The Dictionary, while giving a concise account of explanations proposed, commits itself more or less to the derivation of " she " from the O.E. fern, dem. pron. sio, seo, sie, used instead of the regular fern. pron. heo f because in the twelfth and thir- teenth centuries this had become indistinguish- able in pronunciation from he. The article as a whole has many good things ; we may mention an instance of the use of " she " for an army from T. Washington, 1585, and two examples (which it is suggested may possibly be misprints) of " she " used for the sun one from * The Golden Legend ' (1483), the other (1588) from Parke's translation of Mendoza. The first instance given of "shawl " is from J. Davies's translation of Olearius, 1662, where it is spelt " schal " ; it was also varied tx> " scial," and aid not establish itself in its present spelling till well on in the eighteenth century. A "sheaf" as a bundle of 24 arrows is tolerably familiar, but its use in the fourteenth and follow- ing centuries fora bundle of iron or steel containing a definite number of gads, and still more its use for glass a sheaf of glass being so many plates will be new and curious to many readers. Th& latter is an even harsher distortion of its original sense a bundle of stalks than the " sheaf " of telegraph forms quoted from Miss Braddon. "Shear" furnishes some half a score of columns of very interesting matter ; and another g&od article,, well arranged, and with its several instructive obsolete senses well illustrated, is " shed," v 1 . In " sheer-hulk " (it should properly be " shear-hulk ") and "sheet-anchor" we have two nautical terms, which in figurative use have almost been despoiled of sense. Most people, one may suppose, connect "sheer-hulk" with 'Tom Bowling,' but though no doubt it was dimly present to the mind of Dibdin the full meaning of the word, " the hulk or body of an old disused ship fitted with shears^ &o., for hoisting purposes," would seem to them, if they caught it, rather oddly beside the mark. " Sheet-anchor " remains of uncertain origin. The first quotation for it is " Ankers called shutte," from the Naval Accounts of Henry VII. (1495). If its origin is obscure, its meaning is clear enough,.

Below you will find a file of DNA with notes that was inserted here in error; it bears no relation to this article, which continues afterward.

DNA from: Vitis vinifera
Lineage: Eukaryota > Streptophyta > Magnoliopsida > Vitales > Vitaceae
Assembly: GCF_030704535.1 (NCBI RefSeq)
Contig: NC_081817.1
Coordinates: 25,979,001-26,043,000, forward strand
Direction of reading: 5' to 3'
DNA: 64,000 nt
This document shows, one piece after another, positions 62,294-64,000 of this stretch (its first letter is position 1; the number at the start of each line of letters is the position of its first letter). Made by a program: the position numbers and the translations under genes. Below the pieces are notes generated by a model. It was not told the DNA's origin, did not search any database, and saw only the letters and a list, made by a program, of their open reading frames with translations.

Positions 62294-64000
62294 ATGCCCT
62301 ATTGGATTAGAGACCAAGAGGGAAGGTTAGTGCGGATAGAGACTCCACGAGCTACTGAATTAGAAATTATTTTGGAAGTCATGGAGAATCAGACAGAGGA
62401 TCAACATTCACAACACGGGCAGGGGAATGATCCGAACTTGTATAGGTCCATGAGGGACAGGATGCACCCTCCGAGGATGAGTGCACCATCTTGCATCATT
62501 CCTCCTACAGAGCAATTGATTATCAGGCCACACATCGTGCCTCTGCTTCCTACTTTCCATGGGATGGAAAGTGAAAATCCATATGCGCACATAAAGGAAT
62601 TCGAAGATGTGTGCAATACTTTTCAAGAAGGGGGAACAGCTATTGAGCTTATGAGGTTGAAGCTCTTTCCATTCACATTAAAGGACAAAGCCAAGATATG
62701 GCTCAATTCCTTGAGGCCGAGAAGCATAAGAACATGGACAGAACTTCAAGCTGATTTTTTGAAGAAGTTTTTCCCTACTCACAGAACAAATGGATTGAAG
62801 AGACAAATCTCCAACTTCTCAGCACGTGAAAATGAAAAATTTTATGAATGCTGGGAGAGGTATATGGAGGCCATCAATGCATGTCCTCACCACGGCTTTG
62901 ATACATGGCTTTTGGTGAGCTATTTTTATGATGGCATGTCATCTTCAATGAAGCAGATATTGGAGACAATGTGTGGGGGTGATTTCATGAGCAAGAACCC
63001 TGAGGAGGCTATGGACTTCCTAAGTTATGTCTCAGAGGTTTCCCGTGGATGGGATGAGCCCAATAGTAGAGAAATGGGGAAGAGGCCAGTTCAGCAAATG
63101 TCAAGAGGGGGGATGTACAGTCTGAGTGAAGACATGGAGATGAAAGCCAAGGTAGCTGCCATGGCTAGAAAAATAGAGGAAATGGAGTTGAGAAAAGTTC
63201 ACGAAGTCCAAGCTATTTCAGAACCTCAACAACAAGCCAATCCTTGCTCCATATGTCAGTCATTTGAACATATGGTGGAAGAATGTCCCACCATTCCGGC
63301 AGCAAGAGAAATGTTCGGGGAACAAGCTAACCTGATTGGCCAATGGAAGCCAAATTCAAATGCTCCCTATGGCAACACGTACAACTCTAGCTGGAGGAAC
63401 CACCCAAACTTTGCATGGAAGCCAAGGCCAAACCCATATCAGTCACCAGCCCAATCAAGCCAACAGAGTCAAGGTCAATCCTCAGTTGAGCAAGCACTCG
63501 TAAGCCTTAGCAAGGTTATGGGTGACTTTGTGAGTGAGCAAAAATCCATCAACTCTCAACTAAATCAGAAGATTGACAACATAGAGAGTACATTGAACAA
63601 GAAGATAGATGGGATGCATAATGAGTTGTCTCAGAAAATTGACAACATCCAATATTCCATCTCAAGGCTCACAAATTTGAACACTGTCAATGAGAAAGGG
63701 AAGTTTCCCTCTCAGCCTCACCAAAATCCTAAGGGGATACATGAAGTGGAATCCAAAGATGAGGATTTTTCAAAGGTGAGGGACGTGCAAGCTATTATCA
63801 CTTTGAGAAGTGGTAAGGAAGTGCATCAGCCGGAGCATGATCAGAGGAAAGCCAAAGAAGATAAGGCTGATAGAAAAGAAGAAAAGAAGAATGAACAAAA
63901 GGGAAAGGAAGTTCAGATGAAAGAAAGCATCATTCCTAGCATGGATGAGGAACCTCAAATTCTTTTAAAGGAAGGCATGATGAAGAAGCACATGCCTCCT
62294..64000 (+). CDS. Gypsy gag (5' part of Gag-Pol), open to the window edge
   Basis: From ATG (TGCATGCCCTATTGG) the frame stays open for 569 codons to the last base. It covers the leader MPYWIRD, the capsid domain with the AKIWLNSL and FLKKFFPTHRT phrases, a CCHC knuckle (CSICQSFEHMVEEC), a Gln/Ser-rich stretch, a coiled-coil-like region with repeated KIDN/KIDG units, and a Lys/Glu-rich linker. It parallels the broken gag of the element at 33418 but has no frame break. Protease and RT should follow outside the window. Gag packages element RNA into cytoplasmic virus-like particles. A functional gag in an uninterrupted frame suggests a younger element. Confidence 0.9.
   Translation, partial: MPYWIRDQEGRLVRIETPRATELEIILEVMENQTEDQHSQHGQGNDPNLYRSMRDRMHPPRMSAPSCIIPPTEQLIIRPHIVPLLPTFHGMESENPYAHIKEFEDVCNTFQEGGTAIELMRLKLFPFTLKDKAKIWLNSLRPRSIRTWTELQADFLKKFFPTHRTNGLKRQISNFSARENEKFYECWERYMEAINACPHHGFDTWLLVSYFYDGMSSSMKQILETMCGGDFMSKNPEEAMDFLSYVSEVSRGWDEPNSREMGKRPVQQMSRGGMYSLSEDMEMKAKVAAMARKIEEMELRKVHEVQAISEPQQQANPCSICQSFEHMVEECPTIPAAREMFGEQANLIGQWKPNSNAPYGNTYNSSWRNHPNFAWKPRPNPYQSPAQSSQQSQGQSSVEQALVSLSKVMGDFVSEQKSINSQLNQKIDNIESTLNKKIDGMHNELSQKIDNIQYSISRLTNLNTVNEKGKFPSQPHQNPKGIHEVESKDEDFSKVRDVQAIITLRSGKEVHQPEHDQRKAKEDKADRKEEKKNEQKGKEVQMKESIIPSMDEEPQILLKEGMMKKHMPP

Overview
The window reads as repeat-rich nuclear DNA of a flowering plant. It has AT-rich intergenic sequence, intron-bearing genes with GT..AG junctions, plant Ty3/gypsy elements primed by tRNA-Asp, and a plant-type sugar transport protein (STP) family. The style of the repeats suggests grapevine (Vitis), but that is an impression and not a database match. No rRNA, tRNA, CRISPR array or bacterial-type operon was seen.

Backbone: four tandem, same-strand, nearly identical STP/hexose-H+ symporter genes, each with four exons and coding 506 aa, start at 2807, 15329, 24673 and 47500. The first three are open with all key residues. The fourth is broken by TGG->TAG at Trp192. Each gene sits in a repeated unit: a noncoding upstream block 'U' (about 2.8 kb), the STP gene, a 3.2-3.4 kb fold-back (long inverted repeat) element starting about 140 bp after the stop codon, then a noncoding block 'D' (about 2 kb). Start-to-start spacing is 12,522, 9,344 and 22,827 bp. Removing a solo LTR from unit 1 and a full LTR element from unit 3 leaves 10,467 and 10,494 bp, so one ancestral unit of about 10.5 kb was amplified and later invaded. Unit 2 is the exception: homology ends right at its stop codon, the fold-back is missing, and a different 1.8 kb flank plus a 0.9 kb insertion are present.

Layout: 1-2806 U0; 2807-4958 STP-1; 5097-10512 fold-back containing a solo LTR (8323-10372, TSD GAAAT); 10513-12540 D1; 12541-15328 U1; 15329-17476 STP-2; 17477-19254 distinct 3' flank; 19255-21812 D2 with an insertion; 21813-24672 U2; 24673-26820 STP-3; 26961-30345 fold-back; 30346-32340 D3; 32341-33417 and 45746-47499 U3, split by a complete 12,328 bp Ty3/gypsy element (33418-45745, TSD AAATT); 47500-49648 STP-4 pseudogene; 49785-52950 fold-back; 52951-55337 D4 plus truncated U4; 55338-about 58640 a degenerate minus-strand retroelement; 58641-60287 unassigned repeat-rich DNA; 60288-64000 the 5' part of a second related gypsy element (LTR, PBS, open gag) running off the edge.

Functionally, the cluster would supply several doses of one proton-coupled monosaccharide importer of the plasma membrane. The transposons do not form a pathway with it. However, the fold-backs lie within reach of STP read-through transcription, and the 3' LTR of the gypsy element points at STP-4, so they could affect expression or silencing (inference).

"a large anchor used only in emergency"; and

the compilers have found in a modern medical book an amusing instance of its singularly inappropriate use in metaphor. " Bleeding," says this curiously inept writer," is our ' sheet anchor ' in this disease." Under "sheepshank," in its nautical sense of "a knot cast on a rope for temporarily shortening it," there is a rather amusing account of how in Man- wayring's ' Seaman's Dictionary ' (1644) the ex- planation of the word and the heading of the following article "sheeres" disappeared, with the result that those who consulted the dictionary learnt that "sheepshank" means "two poles set across where a block is hung."

We always look with interest at the definitions- given in the Dictionary of quite familiar things : the one for " shelf" seems to us defective, for *' a slab of wood (or other material) fixed in a hori- zontal position to a wall, or in a frame, to hold books, vessels, ornaments, &c.," does not properly distin- guish a shelf from a tablet, which might be thick enough to support things.

"Shelter," remains a word still unexplained. Can it, as suggested, be " sheld-ture "in imita- tion of " jointure " ? The first instance of it comefr from late in the sixteenth century. As "a plac& of temporary lodging for the homeless poor'